California’s Patchwork of Hazard Pay Laws Pose Challenges for Employers

June 2, 2021 - minute read

If you operate in California, you’re undoubtedly familiar with its unique labor law challenges. While California may be a great place to work, it creates complex, often costly compliance burdens for employers. This time, the issues are not the result of state-wide legislation, but local COVID-related hazard pay laws springing up across the Golden State.

To date, roughly 25 cities and counties have passed hazard pay ordinances, and dozens more are considering them. Interestingly, although the pandemic presented itself in early 2020, all of these laws were not passed until 2021. In fact, the most recent became effective just a few weeks ago.

While these ordinances feature many common elements, each is literally a law unto itself—which means that employers operating in multiple California jurisdictions need to stay on their toes.

CA Hazard Pay Laws: An Overview

In the past, hazard pay has been defined as a premium paid to workers exposed to particularly dangerous work conditions. However, in the early days of the COVID-19 pandemic, some employers elected to provide hazard pay—also called “hero pay”—to frontline workers facing a higher risk of exposure to COVID-19. Some local jurisdictions made similar short-term provisions for their first responders.

The California hazard pay laws are different. Generally speaking, they require that certain essential employers—namely groceries and drug stores—pay an additional $3 to $5 per hour to their workers, who are exposed to the public. Some ordinances also include other essential workers, such as security guards and maintenance staff. In San Francisco, contracted janitorial workers are covered, too.

Other common ordinance provisions include:

  • Prohibiting employer retaliation against workers who assert their right to hazard pay.
  • Providing credits to employers that offer voluntary hazard pay, so they don’t pay more than the mandated $3 to $5 per hour.
  • Requiring employers to post notice of the ordinance at their workplace.
  • Enforcement rights, not only for local enforcement officials but for workers, who may sue employers for violating the ordinance.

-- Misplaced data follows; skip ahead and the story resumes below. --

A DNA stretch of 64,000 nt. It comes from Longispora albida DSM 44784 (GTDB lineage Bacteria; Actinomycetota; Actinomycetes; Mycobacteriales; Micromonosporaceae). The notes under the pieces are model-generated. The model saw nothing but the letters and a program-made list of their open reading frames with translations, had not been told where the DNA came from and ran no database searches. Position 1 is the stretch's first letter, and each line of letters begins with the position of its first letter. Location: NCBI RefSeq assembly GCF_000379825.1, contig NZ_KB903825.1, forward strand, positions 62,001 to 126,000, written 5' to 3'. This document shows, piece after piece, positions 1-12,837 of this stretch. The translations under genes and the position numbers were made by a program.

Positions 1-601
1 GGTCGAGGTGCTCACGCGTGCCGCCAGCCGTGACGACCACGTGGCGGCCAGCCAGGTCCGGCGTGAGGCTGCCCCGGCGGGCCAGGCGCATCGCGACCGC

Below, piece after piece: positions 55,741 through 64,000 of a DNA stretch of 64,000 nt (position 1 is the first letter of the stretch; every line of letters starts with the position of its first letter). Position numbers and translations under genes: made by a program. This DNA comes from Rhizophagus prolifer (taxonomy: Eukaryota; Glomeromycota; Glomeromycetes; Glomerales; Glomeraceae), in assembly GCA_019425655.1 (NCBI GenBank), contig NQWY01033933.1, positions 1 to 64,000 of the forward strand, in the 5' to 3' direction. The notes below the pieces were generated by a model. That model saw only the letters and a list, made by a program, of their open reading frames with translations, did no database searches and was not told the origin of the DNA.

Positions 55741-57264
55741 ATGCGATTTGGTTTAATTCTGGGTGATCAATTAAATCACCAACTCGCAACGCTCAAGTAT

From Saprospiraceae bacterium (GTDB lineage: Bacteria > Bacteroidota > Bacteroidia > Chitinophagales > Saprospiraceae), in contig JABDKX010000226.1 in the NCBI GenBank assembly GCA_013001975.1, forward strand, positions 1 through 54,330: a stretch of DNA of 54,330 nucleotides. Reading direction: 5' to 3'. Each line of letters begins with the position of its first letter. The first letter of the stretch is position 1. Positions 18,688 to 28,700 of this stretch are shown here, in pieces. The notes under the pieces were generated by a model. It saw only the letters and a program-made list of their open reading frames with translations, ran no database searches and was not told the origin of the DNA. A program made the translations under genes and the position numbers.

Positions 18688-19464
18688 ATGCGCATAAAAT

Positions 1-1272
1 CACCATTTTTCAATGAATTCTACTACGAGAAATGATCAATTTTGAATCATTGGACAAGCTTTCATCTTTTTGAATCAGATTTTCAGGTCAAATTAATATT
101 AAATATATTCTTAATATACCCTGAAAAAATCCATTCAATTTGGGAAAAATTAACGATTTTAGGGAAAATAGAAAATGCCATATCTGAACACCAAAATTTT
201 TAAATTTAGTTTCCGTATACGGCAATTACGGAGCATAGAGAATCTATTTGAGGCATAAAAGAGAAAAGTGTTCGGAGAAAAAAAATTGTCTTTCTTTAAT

• Certain record-keeping requirements. For example, in Irvine, employers are required to create payroll records that break out hazard pay as a separate item and retain them for two years.

However, the mandates vary in a number of respects including:

  • Exemptions - Some laws state that exempt managers are ineligible for hazard pay; others state that exempt workers are entitled to hazard pay, to the extent that they earn less than a certain amount per hour.
  • Duration – While many ordinances are only in effect for 90 or 120 days, others are more open-ended and are linked to other factors—such as the expiration of the public health emergency or until most workers are vaccinated.

A Heavy Cost for Employers

Unfortunately, the cost of hazard pay is footed entirely by the affected employers—there are no taxpayer funded offsets. That is why, when the city of Long Beach enacted its hazard pay ordinance, the Kroger grocery chain announced it was closing three area stores, claiming the law would add $20 million to its operating costs over a 120-day period.    

In addition, the California Grocers Association, which represents more than 300 retailers and 150 suppliers, has launched legal challenges against several of these cities, claiming they violate the National Labor Relations Act (NLRA) as well as constitutional equal protection clauses.

However, in at least one case, the court recently declined to issue the requested injunction. For the time being, impacted employers are on the hook, both for the hazard pay itself and the record-keeping involved.

Help Navigating California Employment Law

Admittedly, California is not the only place where hazard pay laws are vexing employers. For example, several local jurisdictions in the state of Washington, including Seattle and Burien, have enacted similar mandates. Just a few days ago, in the Chicago suburb of Evanston, the city council proposed a hazard pay law applying to larger retail employers.

However, when it comes to expanding employee rights and—correspondingly—employer obligations, California leads the way. Employers that operate here not only need to be particularly vigilant about compliance, but need particularly flexible HR software that can pace with rapidly-evolving wage and hour regulations.

We know this firsthand, because EPAY serves many customers operating in California. Our Compliance Think Tank takes great pains to stay abreast of the state’s shifting workplace legislation (see our California compliance blog library).

In addition, our truly flexible HCM software adapt to meet our customers’ evolving HR needs in ways others can’t—from wage and hour laws to hiring statutes to payroll record-keeping requirements. See for yourself.  

Filed Under: California